I and those around me here, are generally biased towards rails. Ruby makes us happy. For us the pleasure points in Rails were always far more than the pain points. The basic Rails principles of DRY and Convention Over Configuration clicked with us. Ruby’s and Rail’s simplicity and beauty clicked with us. We did not need hosting on shared hosts. We could work with Rails caching to improve performance. No wonder we were one of the early adopters of Rails in India. But today, I would like to thank the critics whose untiring rants have moved Rails in the direction of being much more than what is was a couple of years ago.

Some of those changes have been in rails, but more have been around it. If you would have noticed, most of these development are not in rails as such, but in the ruby ecosystem.

Rails provides developer productivity and joy; ease of deployment; and ever-improving performance. And no, now you don’t need to go back to Java. We knew it, I am just repeating it for you.

Extrapolate this one year old graph for yourself.

So what is your reason for not having rail-ed yet?

Update: Charles Nutter has a post on upcoming Ruby implementations here


Rails Plugin Annotate Models For Spec And Spec Fixtures

I have been using “Annotate Models” rails plugin written by Dave Thomas since I found it around one and half year ago. It really helps while writing fixtures. But if you use RSpec you might miss schema info at the top of your rspec fixture file as I do. So, today I modify the plugin file so that it prepends schema info to spec file and fixture file. Below are the links of patch file:

svn patch to add schema info to spec file and spec fixture file
git patch to add schema info to spec file and spec fixture file


New in Ruby 1.9: Block Scoping

Ruby 1.9 provides the block scoping of the local variables. It shadows the outside local variable in the block and allocates a new object_id in the memory to the block variable, which essentially means much more flexibility in using the lambdas without worrying about the name of the block variable. Remember that instance, class and global variables are still the same and can be used outside and inside the block as usual.

ruby <= 1.8

ruby 1.9 (shadows the local variable a)


Ruby interface for OpenSSL

If you have installed ruby using apt-get or if you have not mentioned the configuration option for openssl while installing from source, you can expect openssl will not work with ruby.

Here is the solution for the same…

Step 1

Install gcc and make(if you don’t have already on your box)

Step 2

Install the system level OpenSSL and dev libraries

Step 3

Install the ruby’s openssl interface to the system’s openssl

switch the directory to the ruby’s source code’s openssl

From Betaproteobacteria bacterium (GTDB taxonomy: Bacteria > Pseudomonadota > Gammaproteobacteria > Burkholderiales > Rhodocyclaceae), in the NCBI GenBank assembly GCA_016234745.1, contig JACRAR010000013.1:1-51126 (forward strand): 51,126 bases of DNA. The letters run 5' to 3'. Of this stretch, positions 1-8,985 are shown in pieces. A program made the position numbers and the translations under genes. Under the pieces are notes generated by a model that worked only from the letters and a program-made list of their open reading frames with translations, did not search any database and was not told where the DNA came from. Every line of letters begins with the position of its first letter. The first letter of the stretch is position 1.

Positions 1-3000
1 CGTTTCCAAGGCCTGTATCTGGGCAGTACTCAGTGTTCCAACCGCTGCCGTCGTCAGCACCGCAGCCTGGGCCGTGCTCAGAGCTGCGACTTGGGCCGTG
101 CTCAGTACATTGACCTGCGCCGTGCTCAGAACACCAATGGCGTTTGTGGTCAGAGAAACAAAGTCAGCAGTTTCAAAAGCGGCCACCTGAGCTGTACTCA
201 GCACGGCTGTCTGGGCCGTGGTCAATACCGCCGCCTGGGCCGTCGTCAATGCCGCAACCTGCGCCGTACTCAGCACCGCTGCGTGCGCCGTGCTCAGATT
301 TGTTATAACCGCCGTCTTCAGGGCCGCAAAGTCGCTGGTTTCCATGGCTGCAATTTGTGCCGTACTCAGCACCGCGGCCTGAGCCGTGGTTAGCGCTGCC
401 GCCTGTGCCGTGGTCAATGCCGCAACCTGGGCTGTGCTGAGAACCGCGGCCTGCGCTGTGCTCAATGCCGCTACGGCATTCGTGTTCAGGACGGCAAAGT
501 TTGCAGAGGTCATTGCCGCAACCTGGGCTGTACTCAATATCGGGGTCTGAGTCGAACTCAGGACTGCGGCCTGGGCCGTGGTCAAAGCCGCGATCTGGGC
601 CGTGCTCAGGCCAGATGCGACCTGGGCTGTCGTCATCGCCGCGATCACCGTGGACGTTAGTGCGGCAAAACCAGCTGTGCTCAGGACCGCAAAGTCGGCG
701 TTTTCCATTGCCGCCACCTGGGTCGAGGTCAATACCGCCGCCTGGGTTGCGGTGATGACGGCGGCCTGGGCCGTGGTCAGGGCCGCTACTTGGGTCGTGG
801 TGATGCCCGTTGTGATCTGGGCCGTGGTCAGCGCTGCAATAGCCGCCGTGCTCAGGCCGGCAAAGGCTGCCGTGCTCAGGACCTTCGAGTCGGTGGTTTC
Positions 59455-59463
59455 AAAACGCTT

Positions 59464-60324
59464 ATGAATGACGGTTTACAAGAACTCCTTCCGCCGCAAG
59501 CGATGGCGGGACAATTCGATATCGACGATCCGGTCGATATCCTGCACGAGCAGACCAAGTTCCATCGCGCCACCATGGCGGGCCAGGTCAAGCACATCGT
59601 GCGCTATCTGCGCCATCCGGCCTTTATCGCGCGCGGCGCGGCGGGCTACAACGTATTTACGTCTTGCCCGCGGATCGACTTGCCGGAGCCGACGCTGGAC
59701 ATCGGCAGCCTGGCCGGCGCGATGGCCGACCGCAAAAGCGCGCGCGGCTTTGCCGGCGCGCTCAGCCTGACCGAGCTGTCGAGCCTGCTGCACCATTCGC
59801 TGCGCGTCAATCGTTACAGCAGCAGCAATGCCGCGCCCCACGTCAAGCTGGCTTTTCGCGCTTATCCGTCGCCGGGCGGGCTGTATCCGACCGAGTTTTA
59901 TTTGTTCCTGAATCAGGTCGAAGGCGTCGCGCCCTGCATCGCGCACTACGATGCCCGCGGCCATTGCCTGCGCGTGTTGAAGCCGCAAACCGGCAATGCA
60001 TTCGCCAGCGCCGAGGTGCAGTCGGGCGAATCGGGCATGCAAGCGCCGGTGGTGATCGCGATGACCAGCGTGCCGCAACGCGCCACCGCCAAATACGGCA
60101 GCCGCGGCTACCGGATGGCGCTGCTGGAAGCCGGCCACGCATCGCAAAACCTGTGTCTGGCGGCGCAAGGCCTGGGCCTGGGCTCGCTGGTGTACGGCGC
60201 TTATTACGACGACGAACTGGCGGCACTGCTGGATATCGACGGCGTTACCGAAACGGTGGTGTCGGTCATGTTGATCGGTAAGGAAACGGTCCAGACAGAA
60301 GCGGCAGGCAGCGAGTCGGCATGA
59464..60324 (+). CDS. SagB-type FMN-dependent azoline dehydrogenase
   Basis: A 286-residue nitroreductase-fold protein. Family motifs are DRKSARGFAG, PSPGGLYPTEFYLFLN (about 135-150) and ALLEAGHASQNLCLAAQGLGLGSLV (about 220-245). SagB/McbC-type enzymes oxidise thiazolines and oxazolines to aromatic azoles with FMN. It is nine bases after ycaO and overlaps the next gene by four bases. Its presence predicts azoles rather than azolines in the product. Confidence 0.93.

install the ruby’s openssl interface

try requiring the openssl in irb

if returns true, installed successfully!


Migration: Adding/Removing columns are now much easier

You may have noticed by now, that in Rails 2.0 changeset 7422, you can specify columns you want to add/remove in your migration by passing attribute:type pairs to the migration generator.

For example, lets assume that we need to add a column ‘role’ in users table(User model). In this case generate a migration like:


Here AddRoleToUser plays the main role. ‘Add’ specifies the we want to add column(s) and ‘User’ separated by ‘To’ specifies the table.

Similarly, if we need to remove a column ‘role’ :


Here RemoveRoleFromUser plays the main role. ‘Remove’ specifies the we want to remove column(s) and ‘User’ separated by ‘From’ specifies the table.

Isn’t it cool?


Ruby Script for SVN commit notification with log message, list of updated files and readable colored SVN Diff

Some days ago I wrote a post about “SVN commit notification” which uses a perl script for sending commit notification with svn diff by mail. In this mail you can find svn diff from the last committed revision. I used to love this mail, soon I realized that it is a bit ugly and difficult to read. Also there were some important information missing. Like the name of user committing the code, the log message etc…

And then I started writing my own ruby script for same purpose but with some addition and modification. Commit notification script is that script, you can download and configure it with your SVN post commit hook as follows.

Add following line at the bottom of your post-commit file:

* Please remember to change the path of you commit-email ruby script.

Now open commit-email ruby file and modify the following section according to your requirement:

You are done with that, now onwards whenever someone commits the code, you’ll get the commit notification mail like:

Commit Email Preview


Defining function inside a function using def

The function(s) defined within a function works fine with any hierarchy only within the main object but gives NoMethodError inside a class.

Lets exemplify it!

Here are the example of both main object and inside a class…

Its an unexpected behavior in the main object. I don’t know whether its a bug or the feature. But as Matz says it will be removed in the future version of ruby, might be in 2.0